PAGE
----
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01
Jul

A Day in the Life of an Environmental Consultant May-June 2022

These two oystercatchers sadly lost their eggs through sheep trampling.

Next week the survey season once again comes to a close, the hired 4×4 is returned, the alarm ceases to ring at 5.00am and my social life returns. The end of another survey season is always bitter sweet, it is a turning of the year, spring is over, summer is upon us and I will miss the sharp light of early dawn and the secret insight that comes with being up and about while other humans remain slumbering.

This year there has been an improvement in the numbers of both lapwing and chicks fledged on Kent farms. Something I am told is bucking the trend as, despite occasional heavy downpours, the spring has been stubbornly dry. As usual there have been highs and lows. High’s include the 15 fledged redshank and 16 fledged yellow wagtail chicks discovered on one golden morning on a Sheppey farm, or the one lapwing chick and two oystercatcher chicks successfully raised amid the fetid water of a slurry pit. Lows are farms with good numbers of pairs failing to raise a single chick due to predation or watching the distress of a pair of oystercatchers after their eggs were crushed by sheep.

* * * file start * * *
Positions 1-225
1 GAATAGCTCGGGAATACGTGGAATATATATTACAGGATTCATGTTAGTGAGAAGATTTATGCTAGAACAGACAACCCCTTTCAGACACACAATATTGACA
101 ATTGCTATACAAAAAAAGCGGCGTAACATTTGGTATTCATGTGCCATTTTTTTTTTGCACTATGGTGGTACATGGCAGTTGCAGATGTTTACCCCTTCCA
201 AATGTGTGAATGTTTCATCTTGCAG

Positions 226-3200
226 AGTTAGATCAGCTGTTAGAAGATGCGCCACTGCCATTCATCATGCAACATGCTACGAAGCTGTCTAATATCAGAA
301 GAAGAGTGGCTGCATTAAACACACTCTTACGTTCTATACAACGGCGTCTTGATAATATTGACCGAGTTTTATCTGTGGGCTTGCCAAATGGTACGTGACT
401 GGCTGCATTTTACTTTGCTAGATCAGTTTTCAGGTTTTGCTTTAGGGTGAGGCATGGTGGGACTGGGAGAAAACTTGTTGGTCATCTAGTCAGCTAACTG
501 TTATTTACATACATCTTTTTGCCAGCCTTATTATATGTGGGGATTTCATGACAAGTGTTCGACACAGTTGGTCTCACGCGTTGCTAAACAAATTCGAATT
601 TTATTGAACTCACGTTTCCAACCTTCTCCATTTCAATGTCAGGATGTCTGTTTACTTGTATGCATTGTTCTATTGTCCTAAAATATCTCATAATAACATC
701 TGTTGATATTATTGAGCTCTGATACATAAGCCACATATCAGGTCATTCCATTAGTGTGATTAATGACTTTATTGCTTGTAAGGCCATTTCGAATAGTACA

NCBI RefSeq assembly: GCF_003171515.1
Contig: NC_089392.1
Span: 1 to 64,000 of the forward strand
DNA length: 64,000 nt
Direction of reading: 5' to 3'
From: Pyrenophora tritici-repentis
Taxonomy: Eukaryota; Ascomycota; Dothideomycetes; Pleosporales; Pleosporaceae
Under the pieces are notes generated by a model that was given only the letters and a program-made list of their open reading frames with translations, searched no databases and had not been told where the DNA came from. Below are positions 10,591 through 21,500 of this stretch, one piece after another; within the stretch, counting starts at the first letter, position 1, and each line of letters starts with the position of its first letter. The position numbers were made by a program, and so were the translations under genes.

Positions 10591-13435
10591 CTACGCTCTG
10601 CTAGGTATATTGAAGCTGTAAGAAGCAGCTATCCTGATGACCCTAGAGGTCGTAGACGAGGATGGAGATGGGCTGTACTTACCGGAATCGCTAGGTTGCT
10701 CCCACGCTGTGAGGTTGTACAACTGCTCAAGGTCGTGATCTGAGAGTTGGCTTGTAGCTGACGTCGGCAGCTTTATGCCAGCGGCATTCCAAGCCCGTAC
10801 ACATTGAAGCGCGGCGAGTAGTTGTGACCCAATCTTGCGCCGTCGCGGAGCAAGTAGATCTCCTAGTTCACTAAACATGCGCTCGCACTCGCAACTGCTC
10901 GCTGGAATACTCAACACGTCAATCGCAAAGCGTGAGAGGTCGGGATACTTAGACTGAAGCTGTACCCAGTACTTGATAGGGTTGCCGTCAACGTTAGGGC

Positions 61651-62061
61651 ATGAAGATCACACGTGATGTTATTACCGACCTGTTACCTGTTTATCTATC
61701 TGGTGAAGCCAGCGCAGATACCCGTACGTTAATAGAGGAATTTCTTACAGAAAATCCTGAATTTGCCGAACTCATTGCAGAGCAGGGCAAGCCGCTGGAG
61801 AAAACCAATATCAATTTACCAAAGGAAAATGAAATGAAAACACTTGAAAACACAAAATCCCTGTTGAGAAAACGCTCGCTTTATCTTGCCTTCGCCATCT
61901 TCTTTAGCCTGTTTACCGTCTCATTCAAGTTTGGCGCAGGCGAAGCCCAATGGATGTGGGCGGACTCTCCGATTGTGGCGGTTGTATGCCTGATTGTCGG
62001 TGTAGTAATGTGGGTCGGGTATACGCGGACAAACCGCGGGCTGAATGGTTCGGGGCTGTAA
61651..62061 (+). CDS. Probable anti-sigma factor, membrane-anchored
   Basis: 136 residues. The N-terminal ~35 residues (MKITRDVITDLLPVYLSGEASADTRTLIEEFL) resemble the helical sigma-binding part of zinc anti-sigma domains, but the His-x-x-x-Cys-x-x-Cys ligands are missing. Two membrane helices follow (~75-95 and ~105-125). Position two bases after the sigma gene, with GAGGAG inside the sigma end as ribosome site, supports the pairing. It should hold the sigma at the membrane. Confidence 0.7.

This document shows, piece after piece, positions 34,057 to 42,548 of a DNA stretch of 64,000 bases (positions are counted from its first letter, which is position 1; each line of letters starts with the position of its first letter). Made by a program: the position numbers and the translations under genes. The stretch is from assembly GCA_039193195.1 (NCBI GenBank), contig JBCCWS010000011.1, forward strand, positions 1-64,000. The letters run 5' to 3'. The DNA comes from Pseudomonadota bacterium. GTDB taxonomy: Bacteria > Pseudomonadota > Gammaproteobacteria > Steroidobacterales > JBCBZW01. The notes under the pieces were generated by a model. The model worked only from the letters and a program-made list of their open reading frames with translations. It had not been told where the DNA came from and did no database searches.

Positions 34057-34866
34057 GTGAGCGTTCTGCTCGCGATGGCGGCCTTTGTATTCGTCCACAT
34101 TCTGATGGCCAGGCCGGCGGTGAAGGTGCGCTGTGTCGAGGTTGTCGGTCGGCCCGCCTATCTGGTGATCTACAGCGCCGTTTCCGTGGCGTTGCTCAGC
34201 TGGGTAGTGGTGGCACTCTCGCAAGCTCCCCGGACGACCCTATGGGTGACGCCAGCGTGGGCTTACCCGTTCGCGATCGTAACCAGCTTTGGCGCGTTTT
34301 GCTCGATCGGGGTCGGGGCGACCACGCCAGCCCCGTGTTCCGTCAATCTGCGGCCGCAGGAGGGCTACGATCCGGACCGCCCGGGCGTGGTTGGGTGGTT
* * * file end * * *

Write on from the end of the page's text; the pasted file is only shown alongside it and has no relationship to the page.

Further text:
There were many more yellow wagtails fledged this year.

Still onwards and upwards as my Pa would have said. This month I met with a new team of staff from Natural England who I hope to have a closer working relationship with in the future. The team hope to provide after care for people signing new stewardship agreements and smooth the way of the, currently torturous, process of getting consent from Government Agencies for positive wetland restoration work to take place. I also accompanied Natural England staff to advise on new stewardship schemes as more farmers are keen to manage their land to benefit wildlife.

narrowing channels through installing woody debris is one way of improving river habitat.

As the month drew to a close I set out on a new adventure, exploring waterways managed by the Upper Medway Internal Drainage Board. I spent a fabulous day discovering the beautiful Tudeley Brook near Paddock Wood. It is great to get my river thinking cap on again and come up with ideas to improve this stream for wildlife while helping alleviate flooding issues in nearby towns.

 

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